CRASH THAT KILLED 3 U.S. ARMY COMMANDOS AND 3 PROSTITUTES IN MALI STILL A PUZZLE
(GIN) – Questions continue to be raised about the three U.S. Army Commanders killed alongside three women alleged to be prostitutes after their rented Toyota Land Cruiser went off the Martyr’s Bridge in Bamako, Mali, West Africa, last April.
The three military men were Special Operations Forces.
“What were the men doing in the impoverished country of Mali?” wrote Washington Post staffer Craig Whitlock in a recent piece. “And why were they still there a month after the United States suspended military relations with its government? … This is at the crux of a mystery that officials have not fully explained even 10 weeks later.”
Whitlock covers the Pentagon and national security for the DC paper.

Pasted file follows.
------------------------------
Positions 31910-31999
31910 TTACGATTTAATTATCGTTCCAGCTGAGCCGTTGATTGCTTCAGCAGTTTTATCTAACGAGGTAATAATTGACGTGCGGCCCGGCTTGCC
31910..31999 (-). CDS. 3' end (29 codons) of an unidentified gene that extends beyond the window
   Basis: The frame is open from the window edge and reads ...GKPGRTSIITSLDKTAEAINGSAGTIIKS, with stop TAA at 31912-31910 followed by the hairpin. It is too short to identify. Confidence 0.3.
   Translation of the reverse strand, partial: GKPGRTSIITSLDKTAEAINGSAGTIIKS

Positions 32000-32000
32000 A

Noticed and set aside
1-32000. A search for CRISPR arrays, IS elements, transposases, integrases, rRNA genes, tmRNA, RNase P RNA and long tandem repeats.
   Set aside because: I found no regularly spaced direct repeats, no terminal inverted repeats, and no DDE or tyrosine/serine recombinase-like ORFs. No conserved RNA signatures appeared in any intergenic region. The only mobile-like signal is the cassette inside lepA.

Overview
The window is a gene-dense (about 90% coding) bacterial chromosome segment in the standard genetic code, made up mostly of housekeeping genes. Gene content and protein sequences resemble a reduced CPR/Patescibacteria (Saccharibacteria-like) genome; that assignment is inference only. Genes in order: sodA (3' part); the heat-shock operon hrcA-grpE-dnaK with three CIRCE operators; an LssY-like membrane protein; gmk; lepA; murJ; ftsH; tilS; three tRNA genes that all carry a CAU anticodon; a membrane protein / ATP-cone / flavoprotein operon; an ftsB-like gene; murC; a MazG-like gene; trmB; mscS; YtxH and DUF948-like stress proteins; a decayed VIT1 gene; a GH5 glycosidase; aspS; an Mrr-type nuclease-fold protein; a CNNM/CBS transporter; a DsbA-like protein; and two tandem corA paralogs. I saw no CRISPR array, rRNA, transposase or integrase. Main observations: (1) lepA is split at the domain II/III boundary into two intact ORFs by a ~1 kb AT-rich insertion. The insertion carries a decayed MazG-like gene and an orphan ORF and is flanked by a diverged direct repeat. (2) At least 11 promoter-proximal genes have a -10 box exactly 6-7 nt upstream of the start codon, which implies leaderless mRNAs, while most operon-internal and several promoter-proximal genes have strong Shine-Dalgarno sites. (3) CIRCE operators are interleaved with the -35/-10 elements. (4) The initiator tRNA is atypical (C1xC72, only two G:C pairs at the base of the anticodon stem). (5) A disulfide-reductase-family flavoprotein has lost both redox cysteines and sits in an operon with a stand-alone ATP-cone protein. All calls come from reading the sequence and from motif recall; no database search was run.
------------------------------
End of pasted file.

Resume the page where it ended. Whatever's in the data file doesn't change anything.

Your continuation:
According to the U.S. Africa Command (AFRICOM), the accident is “currently under investigation.”
The story raises anew the troubling image of a fast-growing U.S. military presence on the continent, as affirmed by the head of the U.S. Drug Enforcement Administration’s Europe, Asia and Africa section.
Africa is “the new frontier in terms of counterterrorism and counternarcotics,” said the DEA’s Jeffrey P. Breeden. “It’s a place that we need to get ahead of — we’re already behind the curve in some ways, and we need to catch up.”
In an editorial this week in the Washington Examiner, columnist Gene Healy observed: “Four years ago, few would have predicted that one of President Obama’s legacies would be increased militarization of U.S. policy toward Africa — but that seems to be the case.”
Meanwhile, Mali’s interim president ended his treatment in France for injuries sustained in an attack by opponents and has returned to Mali to put the final touches on a unity government, on the eve of a deadline set by foreign partners.